Feature Teacher: Anshu Williams
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Anshu Williams is a lead preschool teacher at Active Louisville Kids in Louisville, Colorado, where she has worked with children and families for 10 years.
Tell us about yourself!
My name is Anshu Williams, and I moved to Boulder, Colorado when I was 19 and have been there ever since with my husband and two daughters. I realized that I wanted to be a part of early childhood education when I volunteered in the preschools of my own children. I believe that everyone deserves a safe environment to grow and to learn how to be a loving, accepting, and proactive part of their communities and beyond. I choose to fulfill this mission through teaching the youngest members of our society.
What is something important a child has taught you?
The biggest lesson children continue to teach me is resilience. When children in my class feel frustrated, angry, hurt, or sad, they take a necessary break but always return to being smiling, bubbly, and active learners afterward. One way I help children process difficult emotions is by finding a less distressing place to be. Then we talk through what they are feeling. We sit quietly for a time if needed, and I provide reassuring words until they are ready to talk with me.
This practice has taught me the importance of taking the time that you need when things do not go your way, letting yourself feel your emotions in a safe and healthy manner, and then helping yourself get back into the flow of things when you can. Resilience can be learned and fostered in all of us, including young children.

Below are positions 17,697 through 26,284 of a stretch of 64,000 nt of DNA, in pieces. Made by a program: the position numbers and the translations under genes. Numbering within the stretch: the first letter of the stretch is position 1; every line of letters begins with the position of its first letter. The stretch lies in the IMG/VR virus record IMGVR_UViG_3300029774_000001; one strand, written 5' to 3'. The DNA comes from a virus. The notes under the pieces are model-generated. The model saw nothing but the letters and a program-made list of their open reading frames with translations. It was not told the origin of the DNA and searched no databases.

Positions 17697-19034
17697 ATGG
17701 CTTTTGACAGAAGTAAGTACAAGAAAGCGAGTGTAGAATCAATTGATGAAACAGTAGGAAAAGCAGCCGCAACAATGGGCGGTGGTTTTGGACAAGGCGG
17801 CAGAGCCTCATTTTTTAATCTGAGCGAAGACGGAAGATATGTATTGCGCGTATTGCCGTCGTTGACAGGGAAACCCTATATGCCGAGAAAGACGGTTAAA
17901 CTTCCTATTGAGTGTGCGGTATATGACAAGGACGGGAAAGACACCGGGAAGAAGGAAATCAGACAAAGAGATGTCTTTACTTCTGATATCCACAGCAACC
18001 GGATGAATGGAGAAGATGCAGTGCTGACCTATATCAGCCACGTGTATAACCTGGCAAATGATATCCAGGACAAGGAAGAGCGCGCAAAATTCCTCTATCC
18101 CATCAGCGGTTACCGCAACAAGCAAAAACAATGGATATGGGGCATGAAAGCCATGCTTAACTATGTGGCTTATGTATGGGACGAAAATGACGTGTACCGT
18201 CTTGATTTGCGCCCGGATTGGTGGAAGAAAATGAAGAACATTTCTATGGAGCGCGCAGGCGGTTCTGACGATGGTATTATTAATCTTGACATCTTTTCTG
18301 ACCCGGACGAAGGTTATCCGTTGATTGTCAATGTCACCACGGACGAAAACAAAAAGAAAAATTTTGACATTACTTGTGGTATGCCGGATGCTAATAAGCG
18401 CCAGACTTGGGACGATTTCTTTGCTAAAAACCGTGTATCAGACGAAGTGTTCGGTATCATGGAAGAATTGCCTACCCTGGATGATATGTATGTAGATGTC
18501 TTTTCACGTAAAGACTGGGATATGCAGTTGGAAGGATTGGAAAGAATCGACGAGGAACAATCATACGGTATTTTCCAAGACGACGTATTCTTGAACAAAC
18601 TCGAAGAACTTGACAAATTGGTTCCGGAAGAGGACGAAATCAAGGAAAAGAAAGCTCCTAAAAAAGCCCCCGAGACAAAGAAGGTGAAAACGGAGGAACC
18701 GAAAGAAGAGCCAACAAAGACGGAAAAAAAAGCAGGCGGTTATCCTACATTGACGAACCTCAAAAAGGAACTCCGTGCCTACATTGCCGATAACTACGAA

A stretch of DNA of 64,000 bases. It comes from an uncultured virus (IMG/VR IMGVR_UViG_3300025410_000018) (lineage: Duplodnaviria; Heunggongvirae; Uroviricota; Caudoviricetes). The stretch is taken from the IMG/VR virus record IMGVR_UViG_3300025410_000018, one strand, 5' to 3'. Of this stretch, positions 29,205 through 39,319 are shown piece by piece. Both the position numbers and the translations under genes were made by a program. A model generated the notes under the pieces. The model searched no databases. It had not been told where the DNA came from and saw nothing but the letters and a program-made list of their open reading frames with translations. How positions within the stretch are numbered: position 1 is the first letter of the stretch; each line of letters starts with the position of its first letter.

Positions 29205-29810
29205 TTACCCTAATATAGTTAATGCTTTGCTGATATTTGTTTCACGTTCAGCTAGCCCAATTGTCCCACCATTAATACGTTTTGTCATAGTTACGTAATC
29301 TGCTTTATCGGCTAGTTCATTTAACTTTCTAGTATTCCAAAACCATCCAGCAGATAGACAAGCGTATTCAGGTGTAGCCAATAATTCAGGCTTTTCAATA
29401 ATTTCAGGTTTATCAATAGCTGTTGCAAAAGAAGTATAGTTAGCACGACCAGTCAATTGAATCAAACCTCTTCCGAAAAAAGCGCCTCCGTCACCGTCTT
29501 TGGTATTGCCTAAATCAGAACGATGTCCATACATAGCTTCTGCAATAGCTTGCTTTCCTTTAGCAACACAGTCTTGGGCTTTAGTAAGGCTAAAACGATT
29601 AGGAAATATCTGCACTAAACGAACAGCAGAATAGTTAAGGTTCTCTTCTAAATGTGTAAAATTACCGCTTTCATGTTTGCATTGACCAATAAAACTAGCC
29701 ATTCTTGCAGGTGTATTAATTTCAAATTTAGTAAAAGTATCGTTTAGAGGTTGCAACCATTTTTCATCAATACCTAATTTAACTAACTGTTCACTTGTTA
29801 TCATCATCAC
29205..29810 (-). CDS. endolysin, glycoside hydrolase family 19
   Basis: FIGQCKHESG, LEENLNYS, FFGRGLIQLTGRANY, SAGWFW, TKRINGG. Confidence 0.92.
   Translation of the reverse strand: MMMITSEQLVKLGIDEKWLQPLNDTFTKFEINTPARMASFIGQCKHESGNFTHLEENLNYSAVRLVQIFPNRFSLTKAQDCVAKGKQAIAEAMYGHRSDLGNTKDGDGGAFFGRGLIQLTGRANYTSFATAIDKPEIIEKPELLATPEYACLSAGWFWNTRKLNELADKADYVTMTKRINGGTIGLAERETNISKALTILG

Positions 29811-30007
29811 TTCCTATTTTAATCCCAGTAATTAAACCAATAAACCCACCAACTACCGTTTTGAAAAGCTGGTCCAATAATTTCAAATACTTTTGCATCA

How do you show children and families that you value them?
A powerful strategy within a teacher’s toolbox is encouragement. I have found that gently encouraging them through their independent experiences yields the greatest growth and learning. For example, when children are learning new content or skills such as colors, shapes, or counting, they often feel frustrated if they do not have an immediate answer to give. Encouragement helps them understand that a wrong answer is nothing more than a learning opportunity that fosters growth.
Another essential tool in a teacher’s toolbox is understanding and partnering with families. Families are a part of your team to help each young child grow into a knowledgeable, independent person. Partnering with families means asking about their hopes and goals for their child’s time in your classroom, about their child’s strengths, interests, and preferences, and about how to work with their child so that they thrive. In turn, educators can share lots of examples of what their child is learning and how they are progressing in many ways, such as through photos, videos, child samples, and other documentation. These pieces also offer opportunities to discuss areas for attention or future growth. I have also created a relationship in which families can be honest with me; I have had conversations with family members about their contexts—their own well-being, how they are coping with their child’s journey in early childhood education, and how I can be of support. Doing this builds a strong partnership between families and educators that ultimately helps each child grow well.
What is your favorite children’s book and why?